Several years after Malachi had prophesied about the fallen state of the Mosaic priesthood, Matthew, in today’s Gospel Reading from 23:1-12, gives an account of Jesus addressing the fallen state of the teaching establishment, saying, “The scribes and the Pharisees have taken their seat on the chair of Moses. Therefore, do and observe all things whatsoever they tell you, but do not follow their example. For they preach, but they do not practice. They tie heavy burdens that are hard to carry and lay them on people’s shoulders, but they will not lift a finger to move them. All their works are performed to be seen. They widen their phylacteries and lengthen their tassels. They love places of honor at banquets, seats of honor in synagogues, greetings in marketplaces, and the salutation ‘Rabbi.'” Then, in verses 12 through 16, Christ Jesus calls the scribes and Pharisees prideful, hypocrites, and blind guides. So, upon His coming to dwell with us, not only did God find the Temple worthy of cleansing because it had become a den of thieves, but those who taught the law and the Scriptures had also become a curse upon the people.
However, contrast the Jewish teaching establishment whose example Jesus said was not worthy of following with the account of the time that the Apostle Paul and his company spent with the Thessalonians, writing in 1 Thessalonians 2:7-9, 13, “We were gentle among you, as a nursing mother cares for her children. With such affection for you, we were determined to share with you not only the gospel of God but our very selves, so dearly beloved had you become to us. You recall brothers and sisters, our toil and drudgery. Working night and day in order not to burden any of you, we proclaimed to you the gospel of God.” Even thousands of years later, it is not difficult to hear the love and humility in Paul’s voice. The only thing that loves desires is the best for its object of love, and by desiring something for the other that is greater than themselves, by their example, they prove their humility.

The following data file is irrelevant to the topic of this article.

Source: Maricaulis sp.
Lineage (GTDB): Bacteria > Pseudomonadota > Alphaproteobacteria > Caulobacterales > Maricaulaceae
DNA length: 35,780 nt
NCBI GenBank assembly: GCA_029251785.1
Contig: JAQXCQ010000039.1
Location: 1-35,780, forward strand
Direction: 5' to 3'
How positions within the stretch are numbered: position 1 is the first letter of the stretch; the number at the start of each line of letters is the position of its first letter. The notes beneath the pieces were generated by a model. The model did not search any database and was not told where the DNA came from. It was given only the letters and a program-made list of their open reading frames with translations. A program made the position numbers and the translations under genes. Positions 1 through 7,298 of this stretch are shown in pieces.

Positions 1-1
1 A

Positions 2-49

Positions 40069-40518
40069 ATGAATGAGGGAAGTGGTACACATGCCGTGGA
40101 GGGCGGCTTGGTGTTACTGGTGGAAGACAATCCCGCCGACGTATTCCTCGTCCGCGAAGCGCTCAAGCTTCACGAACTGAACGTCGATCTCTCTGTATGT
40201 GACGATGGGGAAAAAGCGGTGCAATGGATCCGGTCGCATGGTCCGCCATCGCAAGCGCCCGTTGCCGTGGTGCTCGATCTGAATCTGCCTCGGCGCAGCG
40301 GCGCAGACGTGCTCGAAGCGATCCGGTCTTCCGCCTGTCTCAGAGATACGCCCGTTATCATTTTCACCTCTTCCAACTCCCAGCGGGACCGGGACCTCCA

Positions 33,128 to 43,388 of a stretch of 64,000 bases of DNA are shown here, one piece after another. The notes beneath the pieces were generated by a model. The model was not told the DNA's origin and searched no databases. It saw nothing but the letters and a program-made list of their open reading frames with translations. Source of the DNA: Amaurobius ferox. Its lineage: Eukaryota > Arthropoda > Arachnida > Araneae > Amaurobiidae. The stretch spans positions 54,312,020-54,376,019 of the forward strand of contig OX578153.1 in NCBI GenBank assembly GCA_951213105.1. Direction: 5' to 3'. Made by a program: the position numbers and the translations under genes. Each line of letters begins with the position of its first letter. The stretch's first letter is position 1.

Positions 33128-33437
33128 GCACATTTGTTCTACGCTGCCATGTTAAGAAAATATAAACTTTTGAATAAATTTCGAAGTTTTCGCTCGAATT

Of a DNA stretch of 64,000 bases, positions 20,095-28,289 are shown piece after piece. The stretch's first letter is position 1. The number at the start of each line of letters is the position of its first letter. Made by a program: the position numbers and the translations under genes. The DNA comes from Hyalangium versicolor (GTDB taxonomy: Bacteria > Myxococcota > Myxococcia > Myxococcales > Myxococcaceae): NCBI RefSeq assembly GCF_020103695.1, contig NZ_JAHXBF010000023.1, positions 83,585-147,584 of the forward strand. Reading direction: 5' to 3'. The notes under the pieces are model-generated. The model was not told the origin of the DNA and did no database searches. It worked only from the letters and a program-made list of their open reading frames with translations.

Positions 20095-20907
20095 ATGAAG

In this way, the liturgy of the Catholic Mass proves who she serves because all she desires is to unite us with the Father, through the Son and the Holy Spirit, so that we might one day dwell in the place where she has been leading us for as long as we have been Catholics. The liturgy is love and the example of love because she is not only guiding us home, but is the facilitation of God’s grace to conform us to the image of His Son, who is Love and is the Father’s Love for Us.
This is just one way how the readings at Mass this Sunday connect to the Liturgy and how the Liturgy is forming us how to live our lives in the world. Be in the world what you have received through the Liturgy.